I was fortunate enough to have had the opportunity to study abroad in France during the summer between my junior and senior years of college. It was an amazing experience that I will never forget and that is everything the cliches about studying abroad promised. I stayed with an amazing host family and lived the language.
But more importantly, I lived as an American in a foreign land.
I was in France in the summer of 2002. This was less than one year after 9/11 and nearly a year before the infamous "Mission Accomplished" speech on May 1, 2003. Needless to say it was a trying time to be an American abroad.
My host family taught me many things, but one of the things that really struck me was the fact that, unlike stereotypes the did not hate Americans. Americans, for example, had helped France out in World War I and saved it from the Nazis in World War II. But it seems that since then, we've done nothing but tarnish our own image.
One day I was walking down the streets of the small city where I frequented after class. On the light posts there were posters for a protest. A protest against American invasion of Iraq. On the posters was a picture of George W. Bush, riding a rocket with a cowboy hat on. The perfect Kubrickian-masterpiece. I've never been a W fan, but at first I was a bit miffed. Then I read what it really meant--they don't hate me as an American, they hate my country's policies. And rightfully so.
One night, my host family had over one of their former host-students for dinner who happened to be in town. He was a citizen of Kuwait. Imagine the tension at the dinner table that night with my country invading the country just to the north of him, claiming to be liberators yet again. Imagine the tension at the dinner table that night with many in my country calling for the heads of so many innocent Arabic and Muslim people as some battle cry. He was an unbelievably nice person, but I couldn't help but see Americans through his eyes that night and, for once, I was the outsider.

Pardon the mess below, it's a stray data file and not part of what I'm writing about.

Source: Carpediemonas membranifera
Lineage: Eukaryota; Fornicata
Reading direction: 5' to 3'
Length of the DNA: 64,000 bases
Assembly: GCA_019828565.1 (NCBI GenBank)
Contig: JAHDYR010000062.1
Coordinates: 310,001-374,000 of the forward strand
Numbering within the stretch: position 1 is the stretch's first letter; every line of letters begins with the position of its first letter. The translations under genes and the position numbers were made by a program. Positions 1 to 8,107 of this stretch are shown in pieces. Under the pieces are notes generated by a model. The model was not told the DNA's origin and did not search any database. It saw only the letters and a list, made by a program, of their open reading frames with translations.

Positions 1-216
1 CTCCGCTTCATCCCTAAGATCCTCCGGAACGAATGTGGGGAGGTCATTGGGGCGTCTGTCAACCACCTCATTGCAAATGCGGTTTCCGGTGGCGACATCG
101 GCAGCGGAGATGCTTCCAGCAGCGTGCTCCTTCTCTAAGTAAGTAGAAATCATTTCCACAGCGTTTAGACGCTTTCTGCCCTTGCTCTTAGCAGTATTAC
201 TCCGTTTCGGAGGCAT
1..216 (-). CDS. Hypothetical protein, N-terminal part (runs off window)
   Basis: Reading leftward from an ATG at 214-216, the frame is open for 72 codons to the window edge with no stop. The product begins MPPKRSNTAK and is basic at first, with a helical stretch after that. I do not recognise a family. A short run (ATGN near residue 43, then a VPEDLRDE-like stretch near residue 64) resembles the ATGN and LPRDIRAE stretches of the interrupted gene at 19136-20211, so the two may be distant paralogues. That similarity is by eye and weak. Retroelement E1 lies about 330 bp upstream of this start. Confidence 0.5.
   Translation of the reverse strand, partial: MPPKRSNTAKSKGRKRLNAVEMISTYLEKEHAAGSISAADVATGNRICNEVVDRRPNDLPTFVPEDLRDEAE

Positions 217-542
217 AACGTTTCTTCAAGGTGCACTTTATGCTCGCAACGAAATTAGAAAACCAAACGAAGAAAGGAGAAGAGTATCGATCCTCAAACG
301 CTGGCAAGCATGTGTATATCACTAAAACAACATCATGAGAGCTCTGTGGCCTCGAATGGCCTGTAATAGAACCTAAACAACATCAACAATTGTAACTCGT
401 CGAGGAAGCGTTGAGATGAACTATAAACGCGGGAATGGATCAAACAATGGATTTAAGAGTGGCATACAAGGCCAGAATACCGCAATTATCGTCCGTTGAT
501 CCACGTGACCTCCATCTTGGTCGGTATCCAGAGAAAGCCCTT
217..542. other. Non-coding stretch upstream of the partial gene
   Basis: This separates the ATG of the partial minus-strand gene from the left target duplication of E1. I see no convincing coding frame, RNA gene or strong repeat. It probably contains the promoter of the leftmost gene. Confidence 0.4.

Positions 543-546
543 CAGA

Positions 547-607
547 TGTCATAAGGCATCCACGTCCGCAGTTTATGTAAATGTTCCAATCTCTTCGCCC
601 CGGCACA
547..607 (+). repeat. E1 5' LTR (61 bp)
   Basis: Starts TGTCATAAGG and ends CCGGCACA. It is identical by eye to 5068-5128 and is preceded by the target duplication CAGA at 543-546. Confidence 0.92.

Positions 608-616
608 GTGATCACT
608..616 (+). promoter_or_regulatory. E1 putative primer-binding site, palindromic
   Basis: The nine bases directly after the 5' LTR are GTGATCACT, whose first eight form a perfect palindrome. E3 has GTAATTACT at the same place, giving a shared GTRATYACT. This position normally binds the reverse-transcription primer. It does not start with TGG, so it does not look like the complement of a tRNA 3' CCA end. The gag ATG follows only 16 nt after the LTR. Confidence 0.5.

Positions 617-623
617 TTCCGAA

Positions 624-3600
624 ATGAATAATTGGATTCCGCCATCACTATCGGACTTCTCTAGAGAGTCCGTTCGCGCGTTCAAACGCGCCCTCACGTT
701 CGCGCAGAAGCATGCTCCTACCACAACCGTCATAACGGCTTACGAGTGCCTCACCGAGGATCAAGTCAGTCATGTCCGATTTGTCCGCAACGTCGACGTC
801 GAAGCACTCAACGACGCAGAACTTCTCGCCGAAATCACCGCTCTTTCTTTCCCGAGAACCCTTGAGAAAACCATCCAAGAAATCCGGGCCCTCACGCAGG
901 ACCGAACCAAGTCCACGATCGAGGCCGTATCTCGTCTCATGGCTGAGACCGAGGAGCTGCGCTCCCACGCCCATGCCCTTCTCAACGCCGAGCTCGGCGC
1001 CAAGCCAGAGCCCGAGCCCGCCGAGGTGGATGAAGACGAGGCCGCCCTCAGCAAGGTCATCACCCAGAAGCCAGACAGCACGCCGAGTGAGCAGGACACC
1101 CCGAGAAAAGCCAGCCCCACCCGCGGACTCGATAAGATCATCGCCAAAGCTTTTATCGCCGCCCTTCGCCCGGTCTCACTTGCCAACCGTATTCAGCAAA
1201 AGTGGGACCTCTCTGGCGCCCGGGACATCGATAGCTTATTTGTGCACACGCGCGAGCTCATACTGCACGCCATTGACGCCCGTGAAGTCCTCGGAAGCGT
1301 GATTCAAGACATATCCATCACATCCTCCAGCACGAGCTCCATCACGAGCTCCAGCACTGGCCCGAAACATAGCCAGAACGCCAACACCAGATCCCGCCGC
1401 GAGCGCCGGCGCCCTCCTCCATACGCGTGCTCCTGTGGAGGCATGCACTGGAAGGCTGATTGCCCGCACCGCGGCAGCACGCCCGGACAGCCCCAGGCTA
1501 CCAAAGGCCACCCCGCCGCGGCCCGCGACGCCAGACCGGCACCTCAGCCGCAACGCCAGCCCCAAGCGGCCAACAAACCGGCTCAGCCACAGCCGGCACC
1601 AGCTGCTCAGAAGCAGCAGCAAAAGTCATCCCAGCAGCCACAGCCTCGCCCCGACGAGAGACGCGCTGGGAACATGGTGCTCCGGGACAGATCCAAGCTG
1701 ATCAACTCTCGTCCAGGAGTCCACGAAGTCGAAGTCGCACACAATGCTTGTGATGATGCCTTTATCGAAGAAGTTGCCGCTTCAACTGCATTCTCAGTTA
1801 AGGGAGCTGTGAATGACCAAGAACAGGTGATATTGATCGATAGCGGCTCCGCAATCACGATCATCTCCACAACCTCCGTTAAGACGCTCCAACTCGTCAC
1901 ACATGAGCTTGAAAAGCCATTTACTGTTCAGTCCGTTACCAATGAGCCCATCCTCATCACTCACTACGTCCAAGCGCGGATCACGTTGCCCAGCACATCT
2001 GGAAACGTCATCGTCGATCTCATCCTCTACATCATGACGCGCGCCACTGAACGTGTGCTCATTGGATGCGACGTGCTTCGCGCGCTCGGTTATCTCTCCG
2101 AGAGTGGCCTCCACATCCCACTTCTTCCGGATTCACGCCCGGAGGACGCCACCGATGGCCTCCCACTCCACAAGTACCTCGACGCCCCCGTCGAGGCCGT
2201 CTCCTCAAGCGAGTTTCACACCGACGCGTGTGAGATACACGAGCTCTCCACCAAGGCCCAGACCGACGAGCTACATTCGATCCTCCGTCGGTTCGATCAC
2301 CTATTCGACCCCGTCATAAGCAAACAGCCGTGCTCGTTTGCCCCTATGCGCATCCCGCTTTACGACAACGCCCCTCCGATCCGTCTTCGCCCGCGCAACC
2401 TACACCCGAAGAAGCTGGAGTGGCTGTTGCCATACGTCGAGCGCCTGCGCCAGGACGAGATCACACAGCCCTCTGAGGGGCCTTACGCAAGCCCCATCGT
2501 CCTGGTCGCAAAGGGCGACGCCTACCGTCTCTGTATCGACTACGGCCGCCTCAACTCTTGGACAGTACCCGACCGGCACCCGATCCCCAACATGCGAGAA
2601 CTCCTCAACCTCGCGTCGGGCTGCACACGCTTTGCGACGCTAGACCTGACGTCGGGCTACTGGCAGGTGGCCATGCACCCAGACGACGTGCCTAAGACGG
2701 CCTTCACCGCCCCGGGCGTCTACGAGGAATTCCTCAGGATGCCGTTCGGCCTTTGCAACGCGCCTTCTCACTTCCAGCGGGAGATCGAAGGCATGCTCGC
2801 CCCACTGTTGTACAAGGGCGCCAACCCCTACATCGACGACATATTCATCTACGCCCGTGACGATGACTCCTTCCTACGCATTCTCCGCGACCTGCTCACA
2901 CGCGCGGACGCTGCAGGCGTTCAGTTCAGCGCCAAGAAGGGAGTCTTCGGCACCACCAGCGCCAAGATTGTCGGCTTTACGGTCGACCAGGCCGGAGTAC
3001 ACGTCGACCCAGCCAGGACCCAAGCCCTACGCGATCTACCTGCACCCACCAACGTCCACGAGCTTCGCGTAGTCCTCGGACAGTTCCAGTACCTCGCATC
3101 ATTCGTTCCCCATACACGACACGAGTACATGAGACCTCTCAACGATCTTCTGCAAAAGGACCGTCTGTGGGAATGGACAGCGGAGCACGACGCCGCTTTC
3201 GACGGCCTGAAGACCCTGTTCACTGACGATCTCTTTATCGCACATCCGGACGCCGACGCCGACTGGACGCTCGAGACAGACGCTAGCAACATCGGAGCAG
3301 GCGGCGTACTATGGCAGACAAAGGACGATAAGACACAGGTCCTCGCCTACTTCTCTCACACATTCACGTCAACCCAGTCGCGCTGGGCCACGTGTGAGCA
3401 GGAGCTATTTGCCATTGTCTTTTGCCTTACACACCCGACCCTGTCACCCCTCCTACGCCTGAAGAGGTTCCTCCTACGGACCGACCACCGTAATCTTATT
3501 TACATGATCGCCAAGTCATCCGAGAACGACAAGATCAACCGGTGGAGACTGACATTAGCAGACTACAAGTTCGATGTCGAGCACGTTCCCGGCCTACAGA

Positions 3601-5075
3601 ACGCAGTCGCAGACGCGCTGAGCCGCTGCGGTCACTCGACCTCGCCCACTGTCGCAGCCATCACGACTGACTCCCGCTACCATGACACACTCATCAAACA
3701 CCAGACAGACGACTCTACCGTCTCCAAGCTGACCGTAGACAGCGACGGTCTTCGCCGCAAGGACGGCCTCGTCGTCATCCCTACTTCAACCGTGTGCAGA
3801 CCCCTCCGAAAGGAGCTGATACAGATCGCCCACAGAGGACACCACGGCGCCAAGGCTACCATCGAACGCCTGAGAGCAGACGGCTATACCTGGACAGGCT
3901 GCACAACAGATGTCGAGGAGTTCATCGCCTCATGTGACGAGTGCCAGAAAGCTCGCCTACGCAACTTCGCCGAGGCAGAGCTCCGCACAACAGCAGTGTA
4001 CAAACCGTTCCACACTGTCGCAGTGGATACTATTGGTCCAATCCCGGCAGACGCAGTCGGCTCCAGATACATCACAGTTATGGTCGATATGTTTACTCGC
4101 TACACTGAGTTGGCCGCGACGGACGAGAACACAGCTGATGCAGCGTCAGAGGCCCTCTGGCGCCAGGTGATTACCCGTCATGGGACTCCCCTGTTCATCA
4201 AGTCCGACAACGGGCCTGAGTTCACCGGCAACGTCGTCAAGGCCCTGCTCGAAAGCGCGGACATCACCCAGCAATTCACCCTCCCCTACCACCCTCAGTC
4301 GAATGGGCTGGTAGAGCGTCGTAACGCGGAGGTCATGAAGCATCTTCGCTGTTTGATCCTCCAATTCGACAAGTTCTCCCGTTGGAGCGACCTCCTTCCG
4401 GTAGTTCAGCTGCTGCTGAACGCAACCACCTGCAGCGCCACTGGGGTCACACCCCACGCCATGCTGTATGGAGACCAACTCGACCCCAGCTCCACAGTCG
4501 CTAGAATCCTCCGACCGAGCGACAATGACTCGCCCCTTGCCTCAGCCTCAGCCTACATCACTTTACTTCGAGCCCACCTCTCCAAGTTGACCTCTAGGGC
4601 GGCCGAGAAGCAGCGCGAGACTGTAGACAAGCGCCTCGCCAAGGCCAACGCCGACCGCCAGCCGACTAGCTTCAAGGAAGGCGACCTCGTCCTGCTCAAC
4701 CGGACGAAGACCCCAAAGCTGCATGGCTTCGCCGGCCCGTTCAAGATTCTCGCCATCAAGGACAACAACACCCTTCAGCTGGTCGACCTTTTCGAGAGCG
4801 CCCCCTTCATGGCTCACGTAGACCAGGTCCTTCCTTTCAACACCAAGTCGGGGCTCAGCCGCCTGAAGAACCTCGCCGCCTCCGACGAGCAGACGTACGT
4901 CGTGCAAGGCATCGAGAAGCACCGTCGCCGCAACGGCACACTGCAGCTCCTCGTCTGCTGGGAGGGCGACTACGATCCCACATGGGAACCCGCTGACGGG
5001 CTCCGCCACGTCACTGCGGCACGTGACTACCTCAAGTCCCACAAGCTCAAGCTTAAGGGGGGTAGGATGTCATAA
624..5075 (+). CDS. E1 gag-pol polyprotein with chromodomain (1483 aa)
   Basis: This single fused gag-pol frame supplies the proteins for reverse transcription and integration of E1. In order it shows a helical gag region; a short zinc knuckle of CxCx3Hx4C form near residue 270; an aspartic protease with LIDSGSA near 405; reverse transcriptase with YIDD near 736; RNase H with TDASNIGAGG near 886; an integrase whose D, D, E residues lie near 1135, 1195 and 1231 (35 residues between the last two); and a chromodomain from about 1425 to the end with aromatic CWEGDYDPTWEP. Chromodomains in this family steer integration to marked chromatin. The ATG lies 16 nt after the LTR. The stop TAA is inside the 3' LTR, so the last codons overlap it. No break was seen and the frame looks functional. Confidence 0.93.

I have thought of these experiences over the past six years in dealing with our foreign relations debacle. I think they really speak for themselves.
I just hope when I go back to France, I'm greeted with a little less angst for being an American and a little more hope for the future. I am convinced that this can only happen if Obama is elected. McCain is a great war hero. Do you honestly think that he isn't going to want a war of his own, whether it's Iran, North Korea or somewhere entirely different? And do you think our armed services can take another unncessary, time consuming and life-wasting war? I think not.
I mentioned the other day about how McCain's issues section has no section on foreign relations. This is indicative as to what a McCain presidency would bring--more disdain from the world community. You think the Bush Doctrine was bad? Think of what the McCain doctrine would be.
I seriously question whether America will last as a country for the rest of my natural life, but I know with McCain that it won't. We have to stop depriving ourselves of our own opportunities and relationships and get back in there with diplomacy and true world leadership.
We need, in otherwords, relationship counseling with our allies. I, for one, think Obama should be in the driver's seat.